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Back to school (King-Luthuli Transformation Centre, Johannesburg).

Each week over a thousand young people come to the King-Luthuli Transformation Centre (KLTC) in central Johannesburg to take part in the Saturday Study Club. There, in an informal atmosphere, the brighter students help the others to catch up with the subjects they find hardest. The idea, says founder Joseph Tshawane, is that learning should be fun.

Tshawane founded KLTC in 1987, to promote the culture of learning in a country where, for 20 years, young people have called for `liberation before education'.

`They played a very important role in our liberation,' says Tshawane. `They never had time to be young.' He tells the story of a 12-year-old who came to see him in the 1980s, when he was director of youth ministries for the South African Council of Churches, asking to be sent to Lusaka to join the freedom fighters.

`He was a political machine. I kept pressing him and eventually the child in him came out. He said that what he really wanted was a BMX bike.'

Tshawane refuses to see South Africa's young people as a `lost generation'. Under apartheid, he says, many grew up seeing school as the forum for struggle and theft as `repossession'. `They were marginalized by an abnormal society,' he says. `We need to help them develop as useful members of society.'

Tshawane and his staff of 22 also offer young people a chance to discover their talents for drama, art and sport. And they run courses for student representatives which include training in how to campaign for election--helping them, in Tshawane's words, `to move from protest to governance'.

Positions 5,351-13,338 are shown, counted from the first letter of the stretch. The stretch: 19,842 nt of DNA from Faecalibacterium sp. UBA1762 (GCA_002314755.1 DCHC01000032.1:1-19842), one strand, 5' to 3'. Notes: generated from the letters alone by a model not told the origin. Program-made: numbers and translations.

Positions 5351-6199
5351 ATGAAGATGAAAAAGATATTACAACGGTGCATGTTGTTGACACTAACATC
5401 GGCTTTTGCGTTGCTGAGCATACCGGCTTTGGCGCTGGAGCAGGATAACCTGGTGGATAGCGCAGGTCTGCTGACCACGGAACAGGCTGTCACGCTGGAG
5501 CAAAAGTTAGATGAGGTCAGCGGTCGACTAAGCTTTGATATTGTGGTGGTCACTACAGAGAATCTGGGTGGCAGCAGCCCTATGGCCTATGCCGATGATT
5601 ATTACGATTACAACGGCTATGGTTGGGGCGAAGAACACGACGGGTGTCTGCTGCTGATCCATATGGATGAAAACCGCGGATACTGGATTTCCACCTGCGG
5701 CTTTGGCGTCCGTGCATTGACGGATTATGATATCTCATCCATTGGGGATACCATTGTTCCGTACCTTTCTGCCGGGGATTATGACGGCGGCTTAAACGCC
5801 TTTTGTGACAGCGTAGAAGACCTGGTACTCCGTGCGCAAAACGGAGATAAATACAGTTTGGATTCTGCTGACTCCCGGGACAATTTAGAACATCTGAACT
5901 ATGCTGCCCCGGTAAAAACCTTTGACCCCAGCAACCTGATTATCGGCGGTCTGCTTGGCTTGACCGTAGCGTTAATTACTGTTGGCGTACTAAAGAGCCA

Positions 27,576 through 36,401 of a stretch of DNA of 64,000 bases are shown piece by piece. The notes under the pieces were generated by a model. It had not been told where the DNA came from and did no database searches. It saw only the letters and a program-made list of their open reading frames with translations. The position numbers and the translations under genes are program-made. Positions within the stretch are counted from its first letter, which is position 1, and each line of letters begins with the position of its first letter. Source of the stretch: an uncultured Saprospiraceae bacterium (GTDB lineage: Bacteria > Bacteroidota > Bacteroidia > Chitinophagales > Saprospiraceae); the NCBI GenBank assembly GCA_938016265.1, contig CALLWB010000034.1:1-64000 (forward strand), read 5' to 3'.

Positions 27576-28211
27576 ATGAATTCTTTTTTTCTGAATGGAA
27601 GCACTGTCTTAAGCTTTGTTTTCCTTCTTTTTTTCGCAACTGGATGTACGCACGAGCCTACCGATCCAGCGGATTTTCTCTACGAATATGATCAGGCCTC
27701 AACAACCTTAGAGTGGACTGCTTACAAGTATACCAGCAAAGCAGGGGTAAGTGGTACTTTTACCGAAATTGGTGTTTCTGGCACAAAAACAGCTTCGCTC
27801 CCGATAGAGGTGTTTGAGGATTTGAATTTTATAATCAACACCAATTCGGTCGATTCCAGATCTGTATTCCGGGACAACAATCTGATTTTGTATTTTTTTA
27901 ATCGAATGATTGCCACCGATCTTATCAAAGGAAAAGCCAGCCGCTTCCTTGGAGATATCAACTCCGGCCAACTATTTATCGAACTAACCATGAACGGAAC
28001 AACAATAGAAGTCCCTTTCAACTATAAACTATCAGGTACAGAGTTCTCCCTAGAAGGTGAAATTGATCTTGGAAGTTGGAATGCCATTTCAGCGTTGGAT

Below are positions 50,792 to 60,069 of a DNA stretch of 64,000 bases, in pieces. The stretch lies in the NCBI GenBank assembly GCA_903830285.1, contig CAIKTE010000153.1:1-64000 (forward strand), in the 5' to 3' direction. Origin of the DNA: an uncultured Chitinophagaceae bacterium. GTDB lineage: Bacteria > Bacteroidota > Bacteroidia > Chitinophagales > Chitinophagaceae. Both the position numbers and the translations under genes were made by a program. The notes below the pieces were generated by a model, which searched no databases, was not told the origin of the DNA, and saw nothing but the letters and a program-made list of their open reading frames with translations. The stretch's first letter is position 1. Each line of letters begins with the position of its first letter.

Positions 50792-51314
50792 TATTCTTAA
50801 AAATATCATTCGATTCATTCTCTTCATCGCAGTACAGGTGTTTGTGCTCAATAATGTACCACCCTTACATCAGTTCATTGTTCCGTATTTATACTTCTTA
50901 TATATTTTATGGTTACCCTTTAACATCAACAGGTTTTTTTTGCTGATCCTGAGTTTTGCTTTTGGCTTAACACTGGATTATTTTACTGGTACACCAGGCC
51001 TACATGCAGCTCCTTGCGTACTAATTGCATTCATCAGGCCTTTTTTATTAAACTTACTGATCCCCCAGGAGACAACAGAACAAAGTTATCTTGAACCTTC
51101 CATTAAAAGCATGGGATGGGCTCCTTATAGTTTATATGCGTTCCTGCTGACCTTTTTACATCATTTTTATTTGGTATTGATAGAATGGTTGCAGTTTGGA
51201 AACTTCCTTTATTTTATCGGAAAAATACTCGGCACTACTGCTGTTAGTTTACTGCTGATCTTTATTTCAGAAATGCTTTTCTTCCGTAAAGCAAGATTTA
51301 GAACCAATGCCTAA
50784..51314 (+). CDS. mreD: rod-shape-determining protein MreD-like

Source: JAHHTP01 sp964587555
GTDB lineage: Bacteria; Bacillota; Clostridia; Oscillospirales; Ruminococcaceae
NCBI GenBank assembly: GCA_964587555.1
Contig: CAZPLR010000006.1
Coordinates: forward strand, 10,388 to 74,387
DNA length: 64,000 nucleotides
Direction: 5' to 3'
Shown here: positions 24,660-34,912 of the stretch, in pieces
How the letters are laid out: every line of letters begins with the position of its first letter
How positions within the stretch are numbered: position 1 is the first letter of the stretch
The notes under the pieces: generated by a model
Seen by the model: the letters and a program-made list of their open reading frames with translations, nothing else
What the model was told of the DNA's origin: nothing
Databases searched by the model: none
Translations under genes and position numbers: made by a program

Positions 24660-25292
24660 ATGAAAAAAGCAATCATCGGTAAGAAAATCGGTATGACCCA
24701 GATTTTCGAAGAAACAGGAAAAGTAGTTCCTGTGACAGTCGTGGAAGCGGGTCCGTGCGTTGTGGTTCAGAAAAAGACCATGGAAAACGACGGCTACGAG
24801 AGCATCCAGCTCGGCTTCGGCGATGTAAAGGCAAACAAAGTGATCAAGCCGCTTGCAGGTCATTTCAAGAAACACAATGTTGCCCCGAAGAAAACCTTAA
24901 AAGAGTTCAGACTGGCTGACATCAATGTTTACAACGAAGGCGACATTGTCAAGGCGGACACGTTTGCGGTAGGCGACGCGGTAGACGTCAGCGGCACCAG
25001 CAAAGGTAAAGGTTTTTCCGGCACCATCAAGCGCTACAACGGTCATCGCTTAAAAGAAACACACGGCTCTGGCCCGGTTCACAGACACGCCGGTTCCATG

He knows what it is to be an angry young man. He left school when his parents divorced, and went to work for a farmer in the Eastern Transvaal. `One day he kicked me,' he says. `This made me so angry that I decided to get educated so that it would never happen again.'

In the early Seventies, like many of his contemporaries, he considered `skipping the border' to join the armed struggle. Instead, he decided to stay and join the church. In choosing this non-violent path, he was influenced by the work of Mahatma Gandhi, Albert Luthuli and Martin Luther King.

By 1976, when Soweto's schools burst into open resistance, Tshawane was a young minister. `I buried a lot of young people,' he says.

KLTC aims to teach young people how to resolve conflicts without violence. Tshawane gives an example of a school in Kwazulu-Natal, where KLTC has an office. `The young people were taking guns to school, some were smoking dagga. We talked to the teachers and students and took the student leaders out to train them. Now they are running the school and things are normal.'

Similarly, KLTC has helped to restore order in a school in the Orange Free State, where the white students had been picking on the black students.

KLTC also involves young people in cleaning up Johannesburg and trains some as `Guardian Angels', to discourage crime. The centre runs programmes for women and teachers too, and is funded by USAID and other foreign and local donors.

The centre tries to be nonsectarian, says Tshawane. `We avoid churcheology and dogmas. But my energy and resources come from my religious background. Otherwise I Would burn out.'
COPYRIGHT 1996 For A Change
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Copyright 1996, Gale Group. All rights reserved. Gale Group is a Thomson Corporation Company.

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Author:Mary Lean
Publication:For A Change
Date:Oct 1, 1996
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